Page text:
by Teresa Genaro
When Rodney Jenkins’ Phlash Phelps got headed in the stretch of the Maryland Million Turf by veteran Roadhog, the trainer said to himself, having watched his horse get discouraged in previous races, “Let’s see what he’s made of.”
The four-year-old gelding had sat comfortably behind pace-setting longshot Jo Way Java before sprinting to the lead heading into the far turn, only to find himself in a duel with local favorite Roadhog running to his outside.
And while earlier in the horse’s career such a challenge might have cowed Phlash Phelps, he answered back vehemently Saturday, jumping back into the bridle and coming back on Roadhog to win by three-quarters of a length.
It was his fourth win in a row and second consecutive stakes win, following a year of futility in which he failed to find the winner’s circle in his first six races.
“All of a sudden he came around,” said Jenkins. “He began to be much braver, even in his workouts.”
Jenkins recalled a race last year in which he thought his horse had made a winning move, only to see him stop.
“I said, ‘We’re going to win,’ but then he saw a hole and said, ‘Oh, no, I can’t do this,’” Jenkins recalled.
Encouraged by the horse’s flashes of speed and talent, Jenkins kept on with him, thanks to the patience and support of owner Ellen Charles of Hillwood Stable. He nursed him through a series of popped splints. He put blinkers on, he took them off. He gelded the bay son of Great Notion.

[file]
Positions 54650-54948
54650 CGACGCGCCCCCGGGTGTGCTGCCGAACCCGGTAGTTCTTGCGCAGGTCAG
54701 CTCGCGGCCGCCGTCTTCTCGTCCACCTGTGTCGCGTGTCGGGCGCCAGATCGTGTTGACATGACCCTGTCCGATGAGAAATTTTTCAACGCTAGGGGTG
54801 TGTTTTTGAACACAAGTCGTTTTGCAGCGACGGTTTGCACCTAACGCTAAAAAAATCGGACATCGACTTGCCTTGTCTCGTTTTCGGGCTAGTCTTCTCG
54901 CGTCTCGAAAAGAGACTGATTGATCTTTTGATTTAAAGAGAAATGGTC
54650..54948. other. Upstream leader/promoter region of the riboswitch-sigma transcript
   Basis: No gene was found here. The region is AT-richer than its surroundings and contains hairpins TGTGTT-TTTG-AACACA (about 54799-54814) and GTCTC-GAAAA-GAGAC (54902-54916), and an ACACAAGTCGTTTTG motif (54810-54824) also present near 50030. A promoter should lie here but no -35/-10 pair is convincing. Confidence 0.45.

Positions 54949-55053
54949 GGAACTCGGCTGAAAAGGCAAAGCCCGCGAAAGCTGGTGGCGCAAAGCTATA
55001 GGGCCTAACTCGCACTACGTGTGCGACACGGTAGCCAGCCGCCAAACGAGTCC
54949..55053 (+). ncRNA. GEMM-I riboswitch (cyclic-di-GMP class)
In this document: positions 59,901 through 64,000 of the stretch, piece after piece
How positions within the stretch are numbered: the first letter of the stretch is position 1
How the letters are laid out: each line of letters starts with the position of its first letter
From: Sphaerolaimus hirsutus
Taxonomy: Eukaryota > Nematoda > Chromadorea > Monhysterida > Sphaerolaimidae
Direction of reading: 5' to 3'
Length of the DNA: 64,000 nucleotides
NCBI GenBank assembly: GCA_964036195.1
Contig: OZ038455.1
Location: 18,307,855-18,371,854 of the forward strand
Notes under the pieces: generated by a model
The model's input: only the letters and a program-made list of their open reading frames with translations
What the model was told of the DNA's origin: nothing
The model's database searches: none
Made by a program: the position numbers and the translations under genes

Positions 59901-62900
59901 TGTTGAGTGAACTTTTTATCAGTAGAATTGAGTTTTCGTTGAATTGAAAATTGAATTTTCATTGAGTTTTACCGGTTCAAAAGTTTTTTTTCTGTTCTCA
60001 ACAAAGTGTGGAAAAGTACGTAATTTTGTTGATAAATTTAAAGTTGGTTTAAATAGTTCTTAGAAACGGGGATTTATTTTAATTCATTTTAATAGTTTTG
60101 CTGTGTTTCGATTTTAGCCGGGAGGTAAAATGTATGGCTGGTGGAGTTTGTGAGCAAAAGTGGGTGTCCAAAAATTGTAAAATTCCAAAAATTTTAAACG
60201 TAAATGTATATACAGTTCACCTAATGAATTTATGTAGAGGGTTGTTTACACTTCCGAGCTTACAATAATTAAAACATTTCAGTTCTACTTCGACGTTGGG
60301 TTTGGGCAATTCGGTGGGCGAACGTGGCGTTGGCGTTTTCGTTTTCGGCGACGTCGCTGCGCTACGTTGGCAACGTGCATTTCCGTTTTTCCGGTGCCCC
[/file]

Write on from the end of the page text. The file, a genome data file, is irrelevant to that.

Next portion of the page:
“Finally I said, ‘Let him be himself,’” Jenkins said. “He’s a very smart horse.”
Crediting the work of his exercise rider, groom, and assistant trainer, Jenkins said, “I can’t mess with him much. He’s a beautiful thing to watch. I watch horses run all day, and he runs just level, smooth—he’s not working. He’s just running.”
“I think he’s really game,” said jockey Victor Carrasco. “Every time he gets a horse next to him, he gets angry, like he doesn’t want to let the horse by him.”
The win was Carrasco’s first since returning from a broken hand, suffered at Delaware Park in August. He had ridden for Jenkins earlier on the card, finishing fourth, and all four of Phlash Phelps’ victories have come with him in the saddle.
“He’s one of the nicest young people I’ve ever met in my life,” said Jenkins. “No matter what, he was going to ride my horse. It wasn’t his fault he got hurt, and I knew he’d come through. I had to give him a horse to get back on his feet, and you’ll see, he’ll go right back up the ladder.”
“They have plenty of confidence in me,” said Carrasco of Jenkins and Charles. “They never give me any instructions. It feels awesome to be back in the winner’s circle.”
Phlash Phelps would typically get the winter off, though Jenkins is hesitant to stop on him just yet, given how well he’s doing, and it’s possible, should the right spot come up, that the horse will run again this year.
“I always had high hopes for him, and he’s doing the best he’s ever done,” Jenkins observed. “He was leading me down a bad road there for a while.”
Then he laughed. “Or maybe I was leading him down one.”